The Consumer Financial Protection Bureau (CFPB) recently announced that it is reviewing bank practices to determine whether regulations aimed at curbing abuses with overdraft fees went far enough. The agency plans to decide by the end of the year whether additional rules and restrictions are needed to protect consumers.
In 2010, the Federal Reserve passed a rule requiring banks to obtain an “opt-in” from customers for overdraft protection on debit and ATM transactions. Prior to that rule, banks would typically automatically enroll customers in overdraft programs which allowed customer purchases and debits when insufficient funds were in the account at the time of the transaction. Banks typically charge as much as $35 per overdraft. Last year, banks charged customers $31.6 billion in overdraft fees, down from $33.1 billion in 2010.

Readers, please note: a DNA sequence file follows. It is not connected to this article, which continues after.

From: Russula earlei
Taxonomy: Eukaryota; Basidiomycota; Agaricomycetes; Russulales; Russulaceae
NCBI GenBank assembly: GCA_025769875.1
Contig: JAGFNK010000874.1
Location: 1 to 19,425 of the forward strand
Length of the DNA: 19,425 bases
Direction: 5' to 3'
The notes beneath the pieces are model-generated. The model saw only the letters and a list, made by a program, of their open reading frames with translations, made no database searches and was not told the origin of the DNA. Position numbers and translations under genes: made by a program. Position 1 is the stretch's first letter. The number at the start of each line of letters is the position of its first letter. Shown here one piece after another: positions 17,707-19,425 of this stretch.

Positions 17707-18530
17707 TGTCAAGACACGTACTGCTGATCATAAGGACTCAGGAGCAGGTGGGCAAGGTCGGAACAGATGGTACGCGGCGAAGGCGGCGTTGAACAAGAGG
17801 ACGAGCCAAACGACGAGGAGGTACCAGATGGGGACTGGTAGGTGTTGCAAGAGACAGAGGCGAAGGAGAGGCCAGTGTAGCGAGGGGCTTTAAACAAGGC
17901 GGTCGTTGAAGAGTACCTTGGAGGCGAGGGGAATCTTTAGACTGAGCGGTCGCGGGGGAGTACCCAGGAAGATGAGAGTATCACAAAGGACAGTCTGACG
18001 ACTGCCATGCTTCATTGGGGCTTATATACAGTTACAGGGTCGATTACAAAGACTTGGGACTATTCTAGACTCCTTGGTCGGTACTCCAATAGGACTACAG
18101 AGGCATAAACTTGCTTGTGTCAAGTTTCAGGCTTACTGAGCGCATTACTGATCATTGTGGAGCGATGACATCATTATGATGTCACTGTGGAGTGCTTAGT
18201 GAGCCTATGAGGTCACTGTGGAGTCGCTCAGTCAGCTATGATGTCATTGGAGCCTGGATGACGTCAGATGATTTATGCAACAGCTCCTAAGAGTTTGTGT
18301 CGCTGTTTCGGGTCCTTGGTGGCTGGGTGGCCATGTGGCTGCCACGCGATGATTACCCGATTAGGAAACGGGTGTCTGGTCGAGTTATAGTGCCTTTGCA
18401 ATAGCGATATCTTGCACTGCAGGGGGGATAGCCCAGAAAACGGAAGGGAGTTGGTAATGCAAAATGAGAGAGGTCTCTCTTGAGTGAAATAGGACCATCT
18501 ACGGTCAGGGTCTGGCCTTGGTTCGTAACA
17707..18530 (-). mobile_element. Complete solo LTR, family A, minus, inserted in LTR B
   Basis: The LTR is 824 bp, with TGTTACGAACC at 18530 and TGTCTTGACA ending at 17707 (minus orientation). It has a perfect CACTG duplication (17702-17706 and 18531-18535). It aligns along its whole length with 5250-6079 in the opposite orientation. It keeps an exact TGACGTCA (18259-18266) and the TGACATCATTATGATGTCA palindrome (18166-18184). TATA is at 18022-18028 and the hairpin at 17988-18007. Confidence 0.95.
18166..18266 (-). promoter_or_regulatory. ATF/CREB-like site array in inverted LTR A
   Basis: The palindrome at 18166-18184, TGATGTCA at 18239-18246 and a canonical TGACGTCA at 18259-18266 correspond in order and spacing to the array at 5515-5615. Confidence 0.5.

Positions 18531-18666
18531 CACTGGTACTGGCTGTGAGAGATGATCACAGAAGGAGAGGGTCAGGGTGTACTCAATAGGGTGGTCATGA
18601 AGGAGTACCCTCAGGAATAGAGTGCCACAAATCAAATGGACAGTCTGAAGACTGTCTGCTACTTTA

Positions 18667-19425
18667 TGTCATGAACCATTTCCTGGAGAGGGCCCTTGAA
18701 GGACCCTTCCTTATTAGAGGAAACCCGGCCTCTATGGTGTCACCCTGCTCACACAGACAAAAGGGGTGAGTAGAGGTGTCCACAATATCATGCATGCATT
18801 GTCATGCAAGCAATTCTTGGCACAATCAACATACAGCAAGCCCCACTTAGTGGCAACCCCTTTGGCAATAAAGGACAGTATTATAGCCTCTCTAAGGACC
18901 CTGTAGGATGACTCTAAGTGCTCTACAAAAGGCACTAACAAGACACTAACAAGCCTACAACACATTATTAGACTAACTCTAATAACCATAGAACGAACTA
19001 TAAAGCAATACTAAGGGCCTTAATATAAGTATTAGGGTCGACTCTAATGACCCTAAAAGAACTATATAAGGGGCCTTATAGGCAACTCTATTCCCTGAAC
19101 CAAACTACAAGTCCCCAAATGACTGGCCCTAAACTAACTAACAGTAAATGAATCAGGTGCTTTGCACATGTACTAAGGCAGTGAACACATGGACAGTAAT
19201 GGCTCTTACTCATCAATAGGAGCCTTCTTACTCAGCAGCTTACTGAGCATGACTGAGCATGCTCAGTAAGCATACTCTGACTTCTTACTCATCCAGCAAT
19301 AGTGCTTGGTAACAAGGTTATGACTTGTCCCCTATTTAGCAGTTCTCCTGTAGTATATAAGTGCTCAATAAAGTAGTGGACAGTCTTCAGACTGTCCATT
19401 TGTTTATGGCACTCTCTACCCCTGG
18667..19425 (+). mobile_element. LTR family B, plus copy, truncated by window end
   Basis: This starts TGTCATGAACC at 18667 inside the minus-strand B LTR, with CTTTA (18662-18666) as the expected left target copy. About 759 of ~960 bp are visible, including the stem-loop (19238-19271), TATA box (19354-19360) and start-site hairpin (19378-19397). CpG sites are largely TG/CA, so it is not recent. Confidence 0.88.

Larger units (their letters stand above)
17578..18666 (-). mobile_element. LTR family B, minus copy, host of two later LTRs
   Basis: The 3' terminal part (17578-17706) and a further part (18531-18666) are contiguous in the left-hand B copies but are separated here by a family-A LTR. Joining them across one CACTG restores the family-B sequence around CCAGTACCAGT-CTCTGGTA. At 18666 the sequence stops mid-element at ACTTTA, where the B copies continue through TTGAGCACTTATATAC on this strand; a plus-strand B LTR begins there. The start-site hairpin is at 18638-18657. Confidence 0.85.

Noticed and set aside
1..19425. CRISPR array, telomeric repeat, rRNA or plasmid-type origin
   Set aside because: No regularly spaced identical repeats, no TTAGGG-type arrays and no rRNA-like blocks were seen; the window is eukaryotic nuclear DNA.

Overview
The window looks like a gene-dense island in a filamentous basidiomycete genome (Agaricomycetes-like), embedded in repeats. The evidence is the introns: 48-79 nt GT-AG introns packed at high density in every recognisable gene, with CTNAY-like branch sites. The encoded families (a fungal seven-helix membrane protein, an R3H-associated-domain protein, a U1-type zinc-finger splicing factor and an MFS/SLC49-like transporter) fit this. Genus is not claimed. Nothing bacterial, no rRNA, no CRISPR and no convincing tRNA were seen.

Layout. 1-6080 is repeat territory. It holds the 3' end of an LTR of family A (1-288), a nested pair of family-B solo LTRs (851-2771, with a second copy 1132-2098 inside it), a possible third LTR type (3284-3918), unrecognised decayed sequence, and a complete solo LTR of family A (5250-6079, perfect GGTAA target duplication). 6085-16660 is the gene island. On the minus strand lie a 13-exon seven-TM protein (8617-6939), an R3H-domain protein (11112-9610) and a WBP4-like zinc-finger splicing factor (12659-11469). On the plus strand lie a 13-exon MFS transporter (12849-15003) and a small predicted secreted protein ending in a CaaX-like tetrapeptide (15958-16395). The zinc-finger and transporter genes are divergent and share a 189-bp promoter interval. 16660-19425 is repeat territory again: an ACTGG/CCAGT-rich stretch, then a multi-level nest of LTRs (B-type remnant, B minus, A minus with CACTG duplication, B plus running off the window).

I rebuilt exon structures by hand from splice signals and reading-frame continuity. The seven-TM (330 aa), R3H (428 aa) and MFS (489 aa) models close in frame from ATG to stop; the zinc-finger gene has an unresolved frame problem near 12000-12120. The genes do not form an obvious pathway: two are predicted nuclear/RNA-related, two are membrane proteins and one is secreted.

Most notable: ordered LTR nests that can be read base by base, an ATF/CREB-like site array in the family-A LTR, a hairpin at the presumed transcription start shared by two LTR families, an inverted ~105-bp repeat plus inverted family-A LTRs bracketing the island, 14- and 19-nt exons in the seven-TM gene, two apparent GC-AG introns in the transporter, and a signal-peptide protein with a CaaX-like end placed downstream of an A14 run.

The inquiry by CFPB is said to be focused on how banks persuade customers to enroll in overdraft protection programs. Examiners will look at online and mailed marketing material, as well as pre-printed scripts used by bank salespersons, to determine whether the marketing materials are misleading or whether they could be confusing to customers. The banks whose practices will be scrutinized include J.P. Morgan Chase & Co., Wells Fargo & Co., and Bank of America Corp.